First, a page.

FIFA president Sepp Blatter has confirmed that the 2022 World Cup final in Qatar should take place no later than 18 December, a stance which could potentially lead to a compromise of sorts with the Premier League over their traditionally packed festive fixtures programme.
In what was perhaps the worst kept secret in professional football, a FIFA taskforce put forward their recommendation for a shortened November-December tournament earlier this week with the final potentially being contested as late as 23 December.
The prospect of the competition being brought to a close so late was not an agreeable one for many, with Jim Boyce, Britain's sole representative on the FIFA executive committee, supporting the idea of a winter World Cup but expressing legitimate concerns regarding the proposed final date.
"I think that is too close to Christmas – that's the only reservation I would have and I would like it a week earlier, but I want to wait until the Fifa executive committee meeting to hear all the details about the dates," he was quoted as saying by The Guardian in the aftermath of the meeting in Doha.
European clubs in general have been unhappy about the obvious disruption that will be caused to their respective domestic footballing calendars as a consequence of switching the tournament from its usual summer slot, and the potential impact of such a late finish would have predictably caused chaos in terms of the organisation of the Premier League and Football League's glut of Christmas and New Year's fixtures.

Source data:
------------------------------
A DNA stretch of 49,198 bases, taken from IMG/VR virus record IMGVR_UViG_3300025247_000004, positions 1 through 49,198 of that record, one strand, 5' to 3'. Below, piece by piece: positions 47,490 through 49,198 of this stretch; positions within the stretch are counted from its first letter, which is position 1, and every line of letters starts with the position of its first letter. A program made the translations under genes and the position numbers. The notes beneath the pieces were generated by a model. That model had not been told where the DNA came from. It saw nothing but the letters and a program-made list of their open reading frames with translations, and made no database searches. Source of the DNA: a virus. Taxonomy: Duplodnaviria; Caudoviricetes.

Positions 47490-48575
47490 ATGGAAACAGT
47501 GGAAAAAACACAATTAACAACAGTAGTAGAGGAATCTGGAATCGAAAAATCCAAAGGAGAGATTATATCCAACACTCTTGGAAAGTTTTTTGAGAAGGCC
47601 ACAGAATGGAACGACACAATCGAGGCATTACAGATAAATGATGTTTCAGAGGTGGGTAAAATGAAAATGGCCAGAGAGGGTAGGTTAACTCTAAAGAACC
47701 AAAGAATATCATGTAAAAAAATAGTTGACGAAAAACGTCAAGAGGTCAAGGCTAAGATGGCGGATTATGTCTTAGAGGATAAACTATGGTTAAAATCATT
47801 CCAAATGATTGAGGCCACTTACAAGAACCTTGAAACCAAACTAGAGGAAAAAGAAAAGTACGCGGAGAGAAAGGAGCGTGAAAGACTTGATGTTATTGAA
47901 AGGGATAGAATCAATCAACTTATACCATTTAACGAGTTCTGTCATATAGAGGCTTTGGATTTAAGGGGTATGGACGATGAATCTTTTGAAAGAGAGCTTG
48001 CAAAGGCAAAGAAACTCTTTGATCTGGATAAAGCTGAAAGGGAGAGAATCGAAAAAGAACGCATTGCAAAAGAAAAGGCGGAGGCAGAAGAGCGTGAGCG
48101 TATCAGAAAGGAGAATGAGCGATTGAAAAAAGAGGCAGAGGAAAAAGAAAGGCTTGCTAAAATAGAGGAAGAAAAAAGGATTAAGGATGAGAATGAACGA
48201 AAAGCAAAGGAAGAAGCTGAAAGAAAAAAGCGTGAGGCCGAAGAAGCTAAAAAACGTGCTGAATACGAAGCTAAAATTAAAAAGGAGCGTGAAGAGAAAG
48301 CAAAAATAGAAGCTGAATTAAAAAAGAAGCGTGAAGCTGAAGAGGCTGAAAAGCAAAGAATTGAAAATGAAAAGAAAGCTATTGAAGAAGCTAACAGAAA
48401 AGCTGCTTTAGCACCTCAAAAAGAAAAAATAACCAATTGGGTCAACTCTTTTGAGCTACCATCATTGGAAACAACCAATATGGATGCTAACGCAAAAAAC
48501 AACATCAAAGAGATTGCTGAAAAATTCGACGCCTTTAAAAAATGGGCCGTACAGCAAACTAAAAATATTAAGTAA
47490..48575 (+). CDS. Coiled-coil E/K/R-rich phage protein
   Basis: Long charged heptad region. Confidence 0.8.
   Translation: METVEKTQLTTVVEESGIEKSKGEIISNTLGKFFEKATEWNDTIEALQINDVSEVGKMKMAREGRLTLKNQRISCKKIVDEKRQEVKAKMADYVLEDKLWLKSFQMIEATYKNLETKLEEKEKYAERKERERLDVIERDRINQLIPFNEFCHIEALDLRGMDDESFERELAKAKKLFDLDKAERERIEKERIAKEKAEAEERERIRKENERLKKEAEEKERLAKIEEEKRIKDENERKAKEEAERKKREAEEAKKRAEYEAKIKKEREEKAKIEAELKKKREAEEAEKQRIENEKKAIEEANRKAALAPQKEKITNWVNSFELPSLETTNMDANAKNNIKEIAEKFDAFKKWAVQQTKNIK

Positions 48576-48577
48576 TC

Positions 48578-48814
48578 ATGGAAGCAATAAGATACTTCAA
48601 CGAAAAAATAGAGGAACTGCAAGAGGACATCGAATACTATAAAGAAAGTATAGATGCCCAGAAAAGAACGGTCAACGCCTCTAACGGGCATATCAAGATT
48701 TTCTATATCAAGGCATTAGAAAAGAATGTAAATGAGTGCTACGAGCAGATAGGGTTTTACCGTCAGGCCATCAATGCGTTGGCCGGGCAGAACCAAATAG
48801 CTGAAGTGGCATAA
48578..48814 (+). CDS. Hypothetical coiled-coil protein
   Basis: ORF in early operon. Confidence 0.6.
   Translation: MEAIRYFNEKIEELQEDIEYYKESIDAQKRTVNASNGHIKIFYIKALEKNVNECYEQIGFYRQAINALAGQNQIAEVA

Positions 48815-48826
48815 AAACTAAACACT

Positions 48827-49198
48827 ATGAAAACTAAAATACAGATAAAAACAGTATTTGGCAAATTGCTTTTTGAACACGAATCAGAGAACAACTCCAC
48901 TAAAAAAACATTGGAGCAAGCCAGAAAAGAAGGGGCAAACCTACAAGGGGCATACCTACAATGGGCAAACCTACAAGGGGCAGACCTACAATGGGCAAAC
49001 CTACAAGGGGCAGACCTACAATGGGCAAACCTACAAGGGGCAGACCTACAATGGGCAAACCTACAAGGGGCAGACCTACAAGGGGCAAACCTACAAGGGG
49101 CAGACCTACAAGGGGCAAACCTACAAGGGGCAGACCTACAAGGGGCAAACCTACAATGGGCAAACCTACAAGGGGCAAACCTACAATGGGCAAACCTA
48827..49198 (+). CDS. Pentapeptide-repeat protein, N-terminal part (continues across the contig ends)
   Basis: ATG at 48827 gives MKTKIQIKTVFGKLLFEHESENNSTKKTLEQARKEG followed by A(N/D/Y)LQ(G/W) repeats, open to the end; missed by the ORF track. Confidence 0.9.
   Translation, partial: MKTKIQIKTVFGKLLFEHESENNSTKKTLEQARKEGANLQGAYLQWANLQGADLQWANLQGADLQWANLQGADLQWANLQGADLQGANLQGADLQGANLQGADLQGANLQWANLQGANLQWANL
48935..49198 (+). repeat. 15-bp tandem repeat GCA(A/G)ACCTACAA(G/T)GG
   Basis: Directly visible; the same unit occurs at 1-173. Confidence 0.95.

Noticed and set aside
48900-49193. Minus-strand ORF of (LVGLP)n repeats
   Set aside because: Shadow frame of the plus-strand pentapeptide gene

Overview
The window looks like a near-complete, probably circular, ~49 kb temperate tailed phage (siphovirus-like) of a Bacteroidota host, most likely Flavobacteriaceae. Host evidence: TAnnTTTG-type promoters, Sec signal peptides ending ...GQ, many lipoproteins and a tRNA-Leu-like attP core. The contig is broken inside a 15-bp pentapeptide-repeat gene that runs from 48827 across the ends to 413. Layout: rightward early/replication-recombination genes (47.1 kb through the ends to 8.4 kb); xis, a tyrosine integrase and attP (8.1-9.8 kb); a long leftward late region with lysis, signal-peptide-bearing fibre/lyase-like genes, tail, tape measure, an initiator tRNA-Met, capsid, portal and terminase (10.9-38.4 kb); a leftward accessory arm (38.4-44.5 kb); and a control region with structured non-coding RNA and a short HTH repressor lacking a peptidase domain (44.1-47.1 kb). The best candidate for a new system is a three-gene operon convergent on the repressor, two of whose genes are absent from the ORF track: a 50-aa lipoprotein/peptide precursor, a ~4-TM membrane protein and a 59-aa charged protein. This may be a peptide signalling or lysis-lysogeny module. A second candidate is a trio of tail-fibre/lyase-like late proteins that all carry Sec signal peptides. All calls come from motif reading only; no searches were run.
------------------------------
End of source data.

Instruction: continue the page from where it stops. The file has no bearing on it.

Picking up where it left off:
Blatter does appear to have sympathy with that predicament, however, and was clear in expressing his desire to see the final held no later than 18 December.
"The World Cup will not go on until the 23, definitely not, we have to stop at the 18," he told reporters on 27 February. "I am against going to the 23."
While the 78-year-old's view on the matter is hugely significant, no final decision on the exact dates of the 2022 World Cup is due to be taken until the executive committee meets in Zurich on 19 or 20 March.